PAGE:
The main focus was building a self-contained unit to look at a patient’s eyes and project them onto a computer screen for a clinician to see and study.

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Vestibular First
Courtesy Tessa Marie Images

Vestibular First’s $1,500 basic model sold out. The current Insight Pro sells for $2,500. A third version now in development will offer greater diagnostic capabilities. It should cost significantly less than the $27,000 typical of longer-established competitors. If all goes well, the next model will be submitted for approval to the FDA by year’s end and hit the market by next spring.

Twice a week, Helena sees patients at Advance Physical & Aquatic Therapy’s Broomall and Springfield locations. “We’re physical therapists—we treat orthopedic patients,” says the company’s founder, Ryan Mullin. “Helena’s is a population we hadn’t tapped. Now, we’re a more well-rounded practice.”

Counting the Esmondes, Vestibular First employs 12. Most are part-timers who work as needed from the couple’s home office, a finished basement in Broomall. The mission remains providing access to affordable goggles for as many clinicians as possible by keeping costs down and priorities “in balance,” says Helena (pun intended).

Before seeing Helena, a typical patient has suffered for three to six months, seen a general practitioner, had a scan and been referred to three or four specialists. Vestibular First’s five- to 10-year plan involves educational and technological components—and they’d like it to begin in the emergency room or general practitioner’s office. “We’d love to be part of the solution so dizzy patients don’t get bounced around,” Patrick says.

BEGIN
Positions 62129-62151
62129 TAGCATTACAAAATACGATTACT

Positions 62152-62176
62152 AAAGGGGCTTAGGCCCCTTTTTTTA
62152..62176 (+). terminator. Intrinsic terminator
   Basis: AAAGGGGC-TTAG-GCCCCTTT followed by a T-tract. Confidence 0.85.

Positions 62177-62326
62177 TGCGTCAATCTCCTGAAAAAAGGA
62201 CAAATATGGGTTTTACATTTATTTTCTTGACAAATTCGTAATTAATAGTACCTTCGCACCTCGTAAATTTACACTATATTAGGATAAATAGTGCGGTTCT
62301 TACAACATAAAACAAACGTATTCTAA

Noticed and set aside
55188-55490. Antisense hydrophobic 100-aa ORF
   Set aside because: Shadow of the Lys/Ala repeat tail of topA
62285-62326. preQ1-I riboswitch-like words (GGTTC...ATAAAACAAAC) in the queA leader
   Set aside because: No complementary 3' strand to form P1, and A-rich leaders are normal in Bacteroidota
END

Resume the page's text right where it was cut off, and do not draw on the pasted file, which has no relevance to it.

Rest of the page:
The basic technology isn’t new. Infrared cameras date to the 1970S. It’s the application that’s new—especially when you consider that such issues were once handled in a risky surgery that severed the vestibular nerve.

The plan for the company includes building data, expanding research and developing an online training model for clinicians. “A minor win would be one less specialist—or if the process can pinpoint the one specialist a patient needs,” says Helena, who typically appears at seven national medical conferences a year and has been a teaching assistant in her field at local universities. “I don’t need to be the answer, but I need be able to direct patients to the answer. We want to help patients and help clinics.”

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Gladwyne’s Patricia Hare swears by the goggles—and Helena’s work. “Helena’s made such an unbelievable difference,” says Hare, a corporate finance controller, active golfer and grandmother. “That device, along with the treatment with vestibular therapy, have been life-changing for me. I can do what I want and need to do each day.”

For his part, Patrick certainly didn’t grow up wanting to be a medical device CEO. But it’s by far the best job he’s ever had. “It’s at the intersection of all we both care about,” he says. “We’re putting our energy into helping people. How many unique patients could Helena personally see in a 40-year career—40,000? Our calculations estimate that our goggles have already helped over a million patients. At the end of the day, we know our product and efforts are getting people back to their families and lives sooner.”